A scene of self-sacrifice can never be staged or secured. The work of Friedrich Hölderlin, arguably one of the most profound writers of the German Enlightenment, supports this idea in fascinating ways. Much of Hölderlin’s critical reception, however, has the poet saying the exact opposite. Joseph Suglia counters the dominant critical reception of Hölderlin’s
Empedokles fragments, which would transform the tragic hero’s experience of mortality into a project that would be accomplished in the name of the transcendent reconciliation of disparate spheres.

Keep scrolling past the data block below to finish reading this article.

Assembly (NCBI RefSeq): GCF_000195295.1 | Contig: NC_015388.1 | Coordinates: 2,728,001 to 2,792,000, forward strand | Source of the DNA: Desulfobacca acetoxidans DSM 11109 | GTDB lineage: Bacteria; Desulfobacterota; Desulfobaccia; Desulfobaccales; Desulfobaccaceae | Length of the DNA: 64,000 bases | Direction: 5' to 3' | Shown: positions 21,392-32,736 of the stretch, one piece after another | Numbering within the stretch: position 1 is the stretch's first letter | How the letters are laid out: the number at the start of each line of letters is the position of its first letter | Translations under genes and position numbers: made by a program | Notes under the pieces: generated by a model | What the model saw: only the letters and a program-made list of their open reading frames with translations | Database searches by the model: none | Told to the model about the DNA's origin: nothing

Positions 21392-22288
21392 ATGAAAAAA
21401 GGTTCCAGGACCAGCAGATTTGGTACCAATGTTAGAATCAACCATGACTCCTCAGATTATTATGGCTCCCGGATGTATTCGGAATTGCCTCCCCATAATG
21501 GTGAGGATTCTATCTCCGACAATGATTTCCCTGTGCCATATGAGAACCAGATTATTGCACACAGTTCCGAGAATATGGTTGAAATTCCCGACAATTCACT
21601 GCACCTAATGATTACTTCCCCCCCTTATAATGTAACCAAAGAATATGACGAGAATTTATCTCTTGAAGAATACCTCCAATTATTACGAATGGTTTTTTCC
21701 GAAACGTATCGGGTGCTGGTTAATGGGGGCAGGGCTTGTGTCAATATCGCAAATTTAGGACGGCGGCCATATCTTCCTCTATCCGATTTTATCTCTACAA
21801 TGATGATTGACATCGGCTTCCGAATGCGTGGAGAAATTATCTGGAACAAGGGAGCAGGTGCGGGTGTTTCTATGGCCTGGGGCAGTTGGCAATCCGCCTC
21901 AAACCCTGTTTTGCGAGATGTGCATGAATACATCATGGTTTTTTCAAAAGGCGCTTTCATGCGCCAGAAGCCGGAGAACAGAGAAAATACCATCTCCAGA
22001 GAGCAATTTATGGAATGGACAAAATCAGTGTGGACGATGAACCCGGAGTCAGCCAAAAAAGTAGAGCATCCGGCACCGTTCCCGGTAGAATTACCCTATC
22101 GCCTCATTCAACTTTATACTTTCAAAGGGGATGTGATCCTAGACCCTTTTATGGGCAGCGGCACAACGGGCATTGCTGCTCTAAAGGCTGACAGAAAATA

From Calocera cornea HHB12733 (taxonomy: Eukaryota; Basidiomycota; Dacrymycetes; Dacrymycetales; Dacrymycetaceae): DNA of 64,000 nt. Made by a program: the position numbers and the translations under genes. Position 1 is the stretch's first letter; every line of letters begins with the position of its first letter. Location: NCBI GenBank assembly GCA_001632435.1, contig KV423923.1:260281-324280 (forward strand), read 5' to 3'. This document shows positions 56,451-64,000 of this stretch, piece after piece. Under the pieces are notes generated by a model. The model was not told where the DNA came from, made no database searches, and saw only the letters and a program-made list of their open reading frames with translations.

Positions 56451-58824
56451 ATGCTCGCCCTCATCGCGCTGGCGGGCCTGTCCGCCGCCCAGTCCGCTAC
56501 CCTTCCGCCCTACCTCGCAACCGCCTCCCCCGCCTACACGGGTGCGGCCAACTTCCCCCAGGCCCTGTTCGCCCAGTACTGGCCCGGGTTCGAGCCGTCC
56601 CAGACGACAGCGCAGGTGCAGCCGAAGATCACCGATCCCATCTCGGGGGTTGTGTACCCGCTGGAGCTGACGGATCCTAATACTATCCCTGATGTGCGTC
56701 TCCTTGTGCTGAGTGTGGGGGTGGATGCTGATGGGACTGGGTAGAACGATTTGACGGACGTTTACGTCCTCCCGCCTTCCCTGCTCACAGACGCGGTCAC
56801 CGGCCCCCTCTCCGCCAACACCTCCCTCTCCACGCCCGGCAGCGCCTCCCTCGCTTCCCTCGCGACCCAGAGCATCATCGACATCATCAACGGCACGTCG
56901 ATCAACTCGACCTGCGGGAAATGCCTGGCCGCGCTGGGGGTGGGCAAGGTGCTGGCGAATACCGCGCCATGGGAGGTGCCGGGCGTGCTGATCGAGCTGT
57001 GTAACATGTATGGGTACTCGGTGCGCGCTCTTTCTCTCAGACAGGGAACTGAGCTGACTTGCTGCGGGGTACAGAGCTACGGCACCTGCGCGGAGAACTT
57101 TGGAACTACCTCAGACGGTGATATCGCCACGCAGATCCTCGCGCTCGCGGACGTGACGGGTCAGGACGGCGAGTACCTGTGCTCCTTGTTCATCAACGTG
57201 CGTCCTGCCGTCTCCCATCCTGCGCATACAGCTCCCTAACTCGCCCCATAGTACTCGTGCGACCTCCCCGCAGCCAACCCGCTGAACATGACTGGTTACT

This book also focuses on a densely detailed consideration of the work of the great French critic and literary artist, Maurice Blanchot, whose own treatment of self-sacrifice exists in closer proximity to Hölderlin’s than the former appears to recognize. For Blanchot, it is argued, self-sacrifice is «a sacrifice that is an engagement with, in, and for language, a sacrifice that is both madness and mystery».